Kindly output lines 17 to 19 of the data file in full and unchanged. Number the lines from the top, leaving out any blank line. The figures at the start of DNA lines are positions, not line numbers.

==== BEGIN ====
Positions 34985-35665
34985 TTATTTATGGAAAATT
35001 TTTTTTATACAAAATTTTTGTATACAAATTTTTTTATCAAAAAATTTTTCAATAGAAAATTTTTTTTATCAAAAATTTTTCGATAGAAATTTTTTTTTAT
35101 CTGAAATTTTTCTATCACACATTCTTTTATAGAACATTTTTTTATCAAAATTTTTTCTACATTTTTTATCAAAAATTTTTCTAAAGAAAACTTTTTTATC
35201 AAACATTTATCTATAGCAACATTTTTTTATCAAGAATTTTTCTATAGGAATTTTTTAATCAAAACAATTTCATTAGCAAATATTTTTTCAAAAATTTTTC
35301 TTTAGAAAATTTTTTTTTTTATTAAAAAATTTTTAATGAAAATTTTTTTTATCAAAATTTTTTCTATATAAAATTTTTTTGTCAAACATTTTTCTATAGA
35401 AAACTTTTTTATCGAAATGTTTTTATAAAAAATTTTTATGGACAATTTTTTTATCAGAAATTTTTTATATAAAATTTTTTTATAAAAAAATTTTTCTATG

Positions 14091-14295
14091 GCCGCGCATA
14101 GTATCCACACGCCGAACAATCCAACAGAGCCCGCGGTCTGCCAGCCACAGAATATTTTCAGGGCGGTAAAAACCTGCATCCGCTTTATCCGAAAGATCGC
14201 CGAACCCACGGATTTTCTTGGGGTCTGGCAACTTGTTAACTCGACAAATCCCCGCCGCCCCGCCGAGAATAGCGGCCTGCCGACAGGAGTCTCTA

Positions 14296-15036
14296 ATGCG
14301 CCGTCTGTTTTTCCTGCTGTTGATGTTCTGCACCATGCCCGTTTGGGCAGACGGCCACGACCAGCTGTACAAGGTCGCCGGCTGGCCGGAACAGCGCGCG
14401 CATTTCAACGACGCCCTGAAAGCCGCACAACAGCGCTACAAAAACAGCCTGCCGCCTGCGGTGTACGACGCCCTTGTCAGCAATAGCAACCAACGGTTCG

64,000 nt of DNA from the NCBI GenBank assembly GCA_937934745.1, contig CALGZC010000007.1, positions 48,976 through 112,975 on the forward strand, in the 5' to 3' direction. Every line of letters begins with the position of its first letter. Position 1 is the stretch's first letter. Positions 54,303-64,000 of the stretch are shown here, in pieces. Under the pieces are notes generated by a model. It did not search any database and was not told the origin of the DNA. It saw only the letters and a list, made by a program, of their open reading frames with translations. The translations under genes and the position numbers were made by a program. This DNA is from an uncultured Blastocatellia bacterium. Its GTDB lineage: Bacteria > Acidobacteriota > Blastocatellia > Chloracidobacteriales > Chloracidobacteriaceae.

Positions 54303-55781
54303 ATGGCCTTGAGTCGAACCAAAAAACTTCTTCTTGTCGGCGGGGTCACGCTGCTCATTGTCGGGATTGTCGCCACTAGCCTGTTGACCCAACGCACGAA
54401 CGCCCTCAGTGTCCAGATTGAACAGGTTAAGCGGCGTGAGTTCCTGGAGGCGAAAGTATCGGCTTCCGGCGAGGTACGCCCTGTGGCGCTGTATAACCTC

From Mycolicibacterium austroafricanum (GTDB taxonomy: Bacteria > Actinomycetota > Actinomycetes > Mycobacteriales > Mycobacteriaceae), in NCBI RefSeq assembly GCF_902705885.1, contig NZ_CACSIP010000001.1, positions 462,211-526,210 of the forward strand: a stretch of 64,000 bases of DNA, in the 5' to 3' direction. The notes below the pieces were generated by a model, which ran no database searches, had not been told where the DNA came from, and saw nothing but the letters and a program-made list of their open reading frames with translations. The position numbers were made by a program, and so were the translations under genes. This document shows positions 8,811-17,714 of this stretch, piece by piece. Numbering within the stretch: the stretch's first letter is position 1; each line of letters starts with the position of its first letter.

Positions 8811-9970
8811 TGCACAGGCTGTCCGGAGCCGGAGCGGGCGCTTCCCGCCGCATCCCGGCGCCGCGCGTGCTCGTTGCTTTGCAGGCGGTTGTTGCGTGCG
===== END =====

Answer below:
Positions 54303-55781
54303 ATGGCCTTGAGTCGAACCAAAAAACTTCTTCTTGTCGGCGGGGTCACGCTGCTCATTGTCGGGATTGTCGCCACTAGCCTGTTGACCCAACGCACGAA
54401 CGCCCTCAGTGTCCAGATTGAACAGGTTAAGCGGCGTGAGTTCCTGGAGGCGAAAGTATCGGCTTCCGGCGAGGTACGCCCTGTGGCGCTGTATAACCTC